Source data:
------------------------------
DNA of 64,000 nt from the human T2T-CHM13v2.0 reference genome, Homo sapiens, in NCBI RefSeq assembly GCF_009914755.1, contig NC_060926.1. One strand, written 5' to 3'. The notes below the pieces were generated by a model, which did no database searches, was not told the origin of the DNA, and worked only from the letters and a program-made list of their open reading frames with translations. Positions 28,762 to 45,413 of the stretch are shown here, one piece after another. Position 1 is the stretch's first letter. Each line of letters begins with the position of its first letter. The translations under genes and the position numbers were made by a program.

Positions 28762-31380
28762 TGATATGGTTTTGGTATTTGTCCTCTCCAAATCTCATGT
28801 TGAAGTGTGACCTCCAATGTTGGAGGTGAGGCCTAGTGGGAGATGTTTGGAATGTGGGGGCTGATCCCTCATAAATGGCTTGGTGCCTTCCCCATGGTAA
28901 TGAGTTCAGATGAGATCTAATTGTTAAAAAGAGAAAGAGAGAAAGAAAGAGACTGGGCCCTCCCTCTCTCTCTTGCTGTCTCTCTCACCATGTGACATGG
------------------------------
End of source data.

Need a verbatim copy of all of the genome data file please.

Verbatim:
DNA of 64,000 nt from the human T2T-CHM13v2.0 reference genome, Homo sapiens, in NCBI RefSeq assembly GCF_009914755.1, contig NC_060926.1. One strand, written 5' to 3'. The notes below the pieces were generated by a model, which did no database searches, was not told the origin of the DNA, and worked only from the letters and a program-made list of their open reading frames with translations. Positions 28,762 to 45,413 of the stretch are shown here, one piece after another. Position 1 is the stretch's first letter. Each line of letters begins with the position of its first letter. The translations under genes and the position numbers were made by a program.

Positions 28762-31380
28762 TGATATGGTTTTGGTATTTGTCCTCTCCAAATCTCATGT
28801 TGAAGTGTGACCTCCAATGTTGGAGGTGAGGCCTAGTGGGAGATGTTTGGAATGTGGGGGCTGATCCCTCATAAATGGCTTGGTGCCTTCCCCATGGTAA
28901 TGAGTTCAGATGAGATCTAATTGTTAAAAAGAGAAAGAGAGAAAGAAAGAGACTGGGCCCTCCCTCTCTCTCTTGCTGTCTCTCTCACCATGTGACATGG